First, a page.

The IAU Resolution means that the Solar System officially consists of eight planets Mercury, Venus, Earth, Mars, Jupiter, Saturn, Uranus and Neptune. A new distinct class of objects called dwarf planets was also decided on. It was agreed that planets and dwarf planets are two distinct classes of objects. The first members of the dwarf planet category are Ceres, Pluto and Eris, formerly known as 2003 UB313. Eris was named after the IAU General Assembly in 2006 (read more) Eris is the Greek god of discord and strife, a name which the discoverer Mike Brown found fitting in the light of the academic commotion that followed its discovery.
The dwarf planet Pluto is recognised as an important prototype of a new class of Trans-Neptunian Objects. The IAU has put given a new denomination for these objects: plutoids.
Today the resolution remains in place and is a testament to the fluid nature of science and how our view of the Universe continues to evolve with changes made by observations, measurements and theory.
Stern, A., & Mitton, J., 2005, Pluto and Charon: Ice Worlds on the Ragged Edge of the Solar System, Wiley-VCH 1997
Planets, Dwarf Planets and Small Solar System Bodies
Questions and Answers
Q: What is the origin of the word planet?
A: The word planet comes from the Greek word for "wanderer", meaning that planets were originally defined as objects that moved in the night sky with respect to the background of fixed stars.
Q: Why is there a need for a new definition for the word planet?
A: Modern science provides much more information than the simple fact that objects orbiting the Sun appear to move with respect to the background of fixed stars. For example, recent new discoveries have been made of objects in the outer regions of our Solar System that have sizes comparable with and larger than Pluto. Historically Pluto has been recognised as the ninth planet. Thus these discoveries have rightfully called into question whether or not the newly found Trans-Neptunian Objects should also be considered as new planets.
Q: How did astronomers reach a consensus for a new definition of planet?
A: The world's astronomers, under the auspices of the International Astronomical Union, deliberated on a new definition for the word planet for nearly two years. The results of these deliberations were channelled to a Planet Definition Committee and ultimately proposed to the IAU General Assembly. Continued evolution of the definition through debate and further discussion allowed a final consensus and vote.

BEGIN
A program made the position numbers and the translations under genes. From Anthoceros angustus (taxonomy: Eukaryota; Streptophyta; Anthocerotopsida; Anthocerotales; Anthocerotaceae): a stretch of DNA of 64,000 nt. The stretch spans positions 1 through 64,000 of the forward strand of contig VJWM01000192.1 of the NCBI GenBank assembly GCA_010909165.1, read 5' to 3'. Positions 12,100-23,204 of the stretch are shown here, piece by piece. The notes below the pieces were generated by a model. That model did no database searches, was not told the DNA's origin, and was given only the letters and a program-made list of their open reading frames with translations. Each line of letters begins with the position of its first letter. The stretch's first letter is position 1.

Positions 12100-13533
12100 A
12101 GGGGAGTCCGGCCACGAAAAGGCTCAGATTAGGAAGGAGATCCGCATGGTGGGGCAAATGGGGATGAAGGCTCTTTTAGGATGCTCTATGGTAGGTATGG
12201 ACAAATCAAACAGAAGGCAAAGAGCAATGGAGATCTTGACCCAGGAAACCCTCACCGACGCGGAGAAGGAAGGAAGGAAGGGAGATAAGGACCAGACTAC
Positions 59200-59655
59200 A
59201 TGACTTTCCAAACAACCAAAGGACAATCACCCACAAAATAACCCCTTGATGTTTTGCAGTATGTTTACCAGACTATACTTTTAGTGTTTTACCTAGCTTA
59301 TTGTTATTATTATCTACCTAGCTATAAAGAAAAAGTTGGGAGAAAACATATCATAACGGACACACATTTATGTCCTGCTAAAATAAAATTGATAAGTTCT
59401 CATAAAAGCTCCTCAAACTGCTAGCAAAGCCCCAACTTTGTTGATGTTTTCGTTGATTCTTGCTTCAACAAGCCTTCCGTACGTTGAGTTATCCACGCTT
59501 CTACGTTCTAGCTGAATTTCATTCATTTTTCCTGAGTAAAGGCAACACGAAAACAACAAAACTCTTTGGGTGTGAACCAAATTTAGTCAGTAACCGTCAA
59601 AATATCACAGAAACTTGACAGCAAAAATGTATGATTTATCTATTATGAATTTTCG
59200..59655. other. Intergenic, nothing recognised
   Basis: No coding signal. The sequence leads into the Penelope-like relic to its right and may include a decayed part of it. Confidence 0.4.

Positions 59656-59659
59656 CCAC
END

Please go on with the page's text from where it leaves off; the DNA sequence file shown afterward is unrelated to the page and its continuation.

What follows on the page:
Q: What new terms are used in the official IAU definition?
A: There are three new terms adopted as official definitions by the IAU. The terms are: planet, dwarf planet and small Solar System body.
Q: In plain language, what is the new definition of planet?
A: A planet is an object in orbit around the Sun that is large enough (massive enough) to have its self-gravity pull itself into a round (or near-spherical) shape. In addition a planet orbits in a clear path around the Sun. If any object ventures near the orbit of a planet, it will either collide with the planet, and thereby be accreted, or be ejected into another orbit.
Q: What is the exact wording of the official IAU proposed definition of planet?
A: A planet is a celestial body that (a) is in orbit around the Sun, (b) has sufficient mass for its self-gravity to overcome rigid body forces so that it assumes a hydrostatic equilibrium (nearly round) shape, and (c) has cleared the neighbourhood around its orbit.
Q: Does a body have to be perfectly spherical to be called a planet?
A: No. For example, the rotation of a body can slightly distort the shape so that it is not perfectly spherical. Earth, for example, has a slightly greater diameter measured at the equator than measured at the poles.
Q: Based on this new definition, how many planets are there in our Solar System?
A: There are eight planets in our Solar System; Mercury, Venus, Earth, Mars, Jupiter, Saturn, Uranus, Neptune. Mnemonic: My Very Educated Mother Just Served Us Nachos.
Q: Is that all, only eight planets?
A: No. In addition to the eight planets, there are also five known dwarf planets. Many more dwarf planets are likely to be discovered soon.
Q: What is a dwarf planet?
A: A dwarf planet is an object in orbit around the Sun that is large enough (massive enough) to have its own gravity pull itself into a round (or nearly round) shape. Generally, a dwarf planet is smaller than Mercury. A dwarf planet may also orbit in a zone that has many other objects in it. For example, an orbit within the asteroid belt is in a zone with lots of other objects.
Q: How many dwarf planets are there?
A: Currently there are five objects accepted as dwarf planets. Ceres, Pluto, Eris, Makemake and Haumea.
Q: What is Ceres?
A: Ceres is (or now we can say it was) the largest asteroid, about 1000 km across, orbiting in the asteroid belt between Mars and Jupiter. Ceres now qualifies as a dwarf planet because it is now known to be large enough (massive enough) to have self-gravity pulling itself into a nearly round shape. (Thomas, 2005) Ceres orbits within the asteroid belt and is an example of the case of an object that does not orbit in a clear path. There are many other asteroids that can come close to the orbital path of Ceres.
Q: Didn't Ceres used to be called an asteroid or minor planet?